The Carlisle Mosquito Online

Friday, April 16, 2010

 


Exploring the Conant Land

by Helen Lyons


Distinctive rocks frame a view of Fishtail Pond (Photo by Helen Lyons)

The weather has warmed and the late-winter floodwaters have begun to recede. With spring comes the opportunity to get re-acquainted with the local hiking trails and to observe the abundant wildlife in Carlisle. Thanks to the Carlisle Trails Committee, Carlisle residents can enjoy miles of well-maintained trails that cover a variety of terrains, from riverside to farmland to forest. Spring is a great time to visit the Conant Land where a short hike reveals many unusual rock formations, vernal pools and a pond.

Landscape


One of several stone mounds visible from the Conant Trail. (Photo by Helen Lyons)The Conant Land includes over 50 acres of rolling hills, granite outcroppings, wetlands and woodlands – all in the center of Carlisle. According to the 2005 Open Space and Recreation Report, the town originally purchased the Conant Land to protect the water resources for the town center. As mixed-used municipal land, it soon became home to the Fire Department and the Town Hall. However, the inner, undeveloped core serves as a natural space and wildlife habitat and the Conant and Castle Rock Trails lead hikers to a quiet undisturbed space just minutes from the town center.

Trails and features


Ladyslipper carving from the 1997 on-site art exhibit (Photo by Helen Lyons)

The Conant Trail begins at the far end of the parking lot behind the Town Hall where a kiosk with a map marks the trailhead. The trail immediately brings the hiker to a small open field and a memorial to late Selectman Vivian Chaput. At the far end of the field, rocks carved by sculptor Joe Wheelwright, and natural boulders have been assembled to create a place for quiet contemplation. The trail then enters the woods and turns to the west, passing Fishtail Pond. Thick moss, partridge berry and low-bush blueberries line the edges of the trail which, as the weather warms, will soon be flanked by ferns. After passing over a small stream, past several stone mounds and through an opening in a stone wall, hikers will reach a trail sign where they can continue on the Conant Trail or turn left onto the Castle Rock Trail, which rises to the peak of Castle Rock. This impressive glacial formation provides great climbing spaces for children of all ages and a perfect spot to stop and watch for wildlife. From here the trail continues on to Rockland Road.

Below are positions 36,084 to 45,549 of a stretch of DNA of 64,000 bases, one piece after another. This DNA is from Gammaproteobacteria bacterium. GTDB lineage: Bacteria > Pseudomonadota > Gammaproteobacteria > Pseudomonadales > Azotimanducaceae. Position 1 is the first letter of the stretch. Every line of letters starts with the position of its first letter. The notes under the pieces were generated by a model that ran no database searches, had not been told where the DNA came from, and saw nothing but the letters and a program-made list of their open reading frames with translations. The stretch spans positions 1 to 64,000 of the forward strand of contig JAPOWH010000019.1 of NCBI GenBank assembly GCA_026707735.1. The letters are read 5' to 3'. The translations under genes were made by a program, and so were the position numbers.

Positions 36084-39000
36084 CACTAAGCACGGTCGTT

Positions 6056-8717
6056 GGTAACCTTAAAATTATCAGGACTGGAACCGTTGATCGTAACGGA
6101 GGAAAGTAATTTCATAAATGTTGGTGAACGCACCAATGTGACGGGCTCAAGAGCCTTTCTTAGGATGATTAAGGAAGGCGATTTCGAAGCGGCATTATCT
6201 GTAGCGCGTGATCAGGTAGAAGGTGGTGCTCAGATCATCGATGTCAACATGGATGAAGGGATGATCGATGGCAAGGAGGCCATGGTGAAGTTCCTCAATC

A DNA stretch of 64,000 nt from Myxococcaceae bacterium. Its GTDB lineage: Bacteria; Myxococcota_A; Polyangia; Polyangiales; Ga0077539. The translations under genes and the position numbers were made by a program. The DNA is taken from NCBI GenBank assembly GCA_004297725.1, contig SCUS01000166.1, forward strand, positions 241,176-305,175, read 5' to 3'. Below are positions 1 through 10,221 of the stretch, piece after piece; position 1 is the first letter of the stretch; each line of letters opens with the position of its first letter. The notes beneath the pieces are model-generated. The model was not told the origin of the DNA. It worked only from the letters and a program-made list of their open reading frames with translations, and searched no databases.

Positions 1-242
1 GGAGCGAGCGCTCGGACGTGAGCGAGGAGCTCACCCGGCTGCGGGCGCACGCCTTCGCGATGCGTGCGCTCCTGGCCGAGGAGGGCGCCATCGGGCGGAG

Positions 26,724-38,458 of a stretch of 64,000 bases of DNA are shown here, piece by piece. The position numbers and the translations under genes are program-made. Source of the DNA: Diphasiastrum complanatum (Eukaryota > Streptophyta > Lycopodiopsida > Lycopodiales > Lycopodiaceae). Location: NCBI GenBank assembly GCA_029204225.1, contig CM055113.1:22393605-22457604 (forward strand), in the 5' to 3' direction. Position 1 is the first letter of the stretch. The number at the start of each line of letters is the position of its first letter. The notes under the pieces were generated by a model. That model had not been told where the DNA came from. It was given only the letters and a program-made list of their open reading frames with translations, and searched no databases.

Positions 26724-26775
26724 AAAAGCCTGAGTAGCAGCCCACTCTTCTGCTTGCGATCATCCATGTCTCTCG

The Conant Trail (north) from the fork follows a lower ridge and crosses a stream before reaching a second fork where the hiker can continue to the left to Rockland Road, or turn to the right toward Old Morse Road to walk in the direction of the Transfer Station and eventually the Cranberry Bog. This segment of the trail crosses private land and requires permission from the landowner.

The Conant Land trails are short, less than one mile in length. A walk on both trails can be easily completed in less than an hour. The Conant Trail is one of 13 trails that residents must hike to earn the Carlisle Trekker Award.

Uses

In addition to hiking, the Conant Land is used by the Carlisle School for conservation education and for art classes. Over the years, other groups have encouraged townspeople to enjoy the Conant Land. In 1997 the Carlisle Cultural Council sponsored “On the Land,” an environmental site-specific sculpture exhibit. Some of these sculptures are still in place. Several other town groups have sponsored nature walks and vernal pool studies.

Access and parking

Hikers can access the Conant Land from the Town Hall parking lot, from Rockland Road or by trail from Old Morse Road. Parking is available at the lot behind the Town Hall.

Carlisle Trekker Award

To encourage residents to explore public land in town, the Carlisle Trails Committee sponsors the Carlisle Trekkers Award. A specially designed patch, numbered sequentially, is awarded to each Carlisle resident who hikes, jogs, skis or snowshoes the 13 trails listed on the Carlisle Trekker Award log. To earn the award, residents must also take part in at least one Trails Committee- sponsored work day. For a full list of the rules, see the Trails Committee website or download pdf file. ∆


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